Wills & Trusts Attack Sheet for the California Bar Exam


  1. Execution of Wills

    1. Attested Wills: (1) in writing (2) signed by T (3) in presence of 2 witnesses (4) who also sign

    2. Holographic Wills: (1) signed by T, (2) material provisions in T’s own handwriting

      1. Extrinsic evidence is admissible to determine T’s intent

      2. Date issues: inconsistent provisions, capacity

  2. Enforcement of Wills

    1. Incapacity (under 18, unable to understand extent of property, know bounty) → will invalid

    2. Insane delusion (false belief, product of sick mind, affected will) → only affected part invalid

    3. Fraud in the execution (forged signature, didn’t know it was a will) → will invalid

    4. Fraud in inducement (misrepresentation effects content) → only affected part invalid

    5. Undue influence (3 types) → generally only affected part invalid

      1. Prima Facie Case: (1) T has a weakness makes him susceptible; (2) wrongdoer had access to T, (4) wrongful act gets the gift, (5) unnatural result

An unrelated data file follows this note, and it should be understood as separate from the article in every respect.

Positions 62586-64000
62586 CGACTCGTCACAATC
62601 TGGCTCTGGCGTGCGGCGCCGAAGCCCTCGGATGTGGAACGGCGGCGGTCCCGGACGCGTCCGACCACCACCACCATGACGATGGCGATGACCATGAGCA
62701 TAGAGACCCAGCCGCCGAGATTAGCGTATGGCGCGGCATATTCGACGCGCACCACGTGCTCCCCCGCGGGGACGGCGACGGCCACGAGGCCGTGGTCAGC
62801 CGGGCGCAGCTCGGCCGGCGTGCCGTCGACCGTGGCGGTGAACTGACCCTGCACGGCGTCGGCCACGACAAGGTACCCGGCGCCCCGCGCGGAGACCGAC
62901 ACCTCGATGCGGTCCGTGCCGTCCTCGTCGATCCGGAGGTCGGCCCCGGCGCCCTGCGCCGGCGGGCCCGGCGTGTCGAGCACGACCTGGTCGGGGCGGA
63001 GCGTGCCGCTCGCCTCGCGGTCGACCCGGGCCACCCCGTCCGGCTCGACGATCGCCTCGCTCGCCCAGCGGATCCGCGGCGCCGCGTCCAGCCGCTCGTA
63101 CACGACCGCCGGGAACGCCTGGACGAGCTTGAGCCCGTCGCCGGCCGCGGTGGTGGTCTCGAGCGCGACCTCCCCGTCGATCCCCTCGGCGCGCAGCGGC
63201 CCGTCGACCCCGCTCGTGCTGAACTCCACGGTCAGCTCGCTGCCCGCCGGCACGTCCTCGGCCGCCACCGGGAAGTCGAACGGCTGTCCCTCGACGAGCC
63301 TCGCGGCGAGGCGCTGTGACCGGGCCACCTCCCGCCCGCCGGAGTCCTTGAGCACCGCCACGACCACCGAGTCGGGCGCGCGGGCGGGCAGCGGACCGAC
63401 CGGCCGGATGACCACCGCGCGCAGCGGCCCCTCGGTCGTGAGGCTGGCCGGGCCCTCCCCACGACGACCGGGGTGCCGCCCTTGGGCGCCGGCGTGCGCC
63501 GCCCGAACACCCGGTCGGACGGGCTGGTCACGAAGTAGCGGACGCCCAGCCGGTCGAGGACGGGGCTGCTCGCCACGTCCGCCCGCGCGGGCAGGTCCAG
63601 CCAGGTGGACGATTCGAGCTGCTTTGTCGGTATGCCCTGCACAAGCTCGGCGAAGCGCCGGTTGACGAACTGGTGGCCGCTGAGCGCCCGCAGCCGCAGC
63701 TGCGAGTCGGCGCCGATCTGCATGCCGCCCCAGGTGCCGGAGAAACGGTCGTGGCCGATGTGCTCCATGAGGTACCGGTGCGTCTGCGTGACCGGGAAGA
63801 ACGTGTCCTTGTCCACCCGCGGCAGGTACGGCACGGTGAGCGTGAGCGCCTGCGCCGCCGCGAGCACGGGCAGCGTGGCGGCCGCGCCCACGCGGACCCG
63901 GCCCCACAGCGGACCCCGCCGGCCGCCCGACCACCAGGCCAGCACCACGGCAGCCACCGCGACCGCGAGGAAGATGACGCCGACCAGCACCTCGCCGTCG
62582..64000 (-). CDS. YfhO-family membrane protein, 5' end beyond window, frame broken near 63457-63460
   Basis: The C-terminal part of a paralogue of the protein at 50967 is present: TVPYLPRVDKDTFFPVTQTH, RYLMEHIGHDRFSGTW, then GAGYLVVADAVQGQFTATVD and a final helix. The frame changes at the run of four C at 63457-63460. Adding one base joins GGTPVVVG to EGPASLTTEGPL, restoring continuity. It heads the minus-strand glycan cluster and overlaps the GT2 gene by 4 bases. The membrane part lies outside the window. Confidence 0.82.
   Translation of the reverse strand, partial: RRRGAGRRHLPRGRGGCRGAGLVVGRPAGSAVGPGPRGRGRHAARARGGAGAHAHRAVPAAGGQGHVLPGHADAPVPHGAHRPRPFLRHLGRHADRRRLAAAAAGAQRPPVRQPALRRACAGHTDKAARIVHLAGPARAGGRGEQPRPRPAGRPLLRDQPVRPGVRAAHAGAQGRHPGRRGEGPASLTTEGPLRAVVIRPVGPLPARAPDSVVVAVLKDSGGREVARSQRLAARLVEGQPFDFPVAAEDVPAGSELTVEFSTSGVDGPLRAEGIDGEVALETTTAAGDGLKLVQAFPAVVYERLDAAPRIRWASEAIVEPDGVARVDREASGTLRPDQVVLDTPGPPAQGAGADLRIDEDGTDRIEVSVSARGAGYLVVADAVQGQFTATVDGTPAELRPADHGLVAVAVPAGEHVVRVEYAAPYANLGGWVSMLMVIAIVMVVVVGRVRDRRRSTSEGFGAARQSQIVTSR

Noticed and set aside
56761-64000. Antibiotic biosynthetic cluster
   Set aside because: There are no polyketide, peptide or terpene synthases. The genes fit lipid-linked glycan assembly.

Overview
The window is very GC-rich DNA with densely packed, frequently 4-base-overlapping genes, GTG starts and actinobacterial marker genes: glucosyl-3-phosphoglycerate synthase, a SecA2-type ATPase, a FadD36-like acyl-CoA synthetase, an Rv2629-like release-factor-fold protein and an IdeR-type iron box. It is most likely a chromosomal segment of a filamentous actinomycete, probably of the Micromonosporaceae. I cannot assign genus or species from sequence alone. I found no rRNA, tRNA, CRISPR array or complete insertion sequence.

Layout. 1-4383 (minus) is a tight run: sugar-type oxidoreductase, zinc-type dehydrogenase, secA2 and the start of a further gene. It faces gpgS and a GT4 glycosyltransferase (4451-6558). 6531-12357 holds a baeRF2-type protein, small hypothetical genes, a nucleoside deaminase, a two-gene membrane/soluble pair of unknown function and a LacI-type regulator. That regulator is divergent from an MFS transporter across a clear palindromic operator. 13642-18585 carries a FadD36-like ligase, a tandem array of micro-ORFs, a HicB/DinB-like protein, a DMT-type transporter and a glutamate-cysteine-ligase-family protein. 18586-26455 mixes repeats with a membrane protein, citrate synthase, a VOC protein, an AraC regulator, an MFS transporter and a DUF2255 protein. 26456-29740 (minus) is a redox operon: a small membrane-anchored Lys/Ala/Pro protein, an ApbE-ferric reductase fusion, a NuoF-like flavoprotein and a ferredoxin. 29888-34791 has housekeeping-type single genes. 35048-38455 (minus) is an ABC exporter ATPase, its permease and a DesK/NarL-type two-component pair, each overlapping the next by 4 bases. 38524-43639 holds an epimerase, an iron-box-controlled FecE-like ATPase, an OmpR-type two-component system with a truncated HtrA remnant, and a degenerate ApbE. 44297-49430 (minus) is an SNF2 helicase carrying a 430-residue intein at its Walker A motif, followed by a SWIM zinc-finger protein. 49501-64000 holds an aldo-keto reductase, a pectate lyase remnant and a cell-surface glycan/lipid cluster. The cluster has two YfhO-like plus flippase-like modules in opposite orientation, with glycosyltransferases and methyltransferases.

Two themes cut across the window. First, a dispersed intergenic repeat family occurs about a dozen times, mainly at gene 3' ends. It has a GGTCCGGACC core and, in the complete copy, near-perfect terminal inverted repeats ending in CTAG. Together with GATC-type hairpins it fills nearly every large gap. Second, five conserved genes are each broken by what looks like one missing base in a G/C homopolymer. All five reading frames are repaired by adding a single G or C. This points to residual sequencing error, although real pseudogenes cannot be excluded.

2. Presumption: (1) confidential relationship, (2) wrongful act gets gift, (3) unnatural result

      3. CA – Statutory: gift to (1) drafter, (2) person w/ relation to drafter, (3) person in fiduciary relationship w/ T who also drafted [devisee gets only their intestate share unless review by independent atty who counsels T].

    6. Mistakewords left out → no relief, court will not re-write a will

    7. Mistake – words added → court will strike out those words

    8. Mistake in inducement (act b/c erroneous belief) → no relief unless mistake + intent on face

    9. Mistake in description (ambiguity) → court will allow parol evidence to determine T’s intent

  3. Revocation of Wills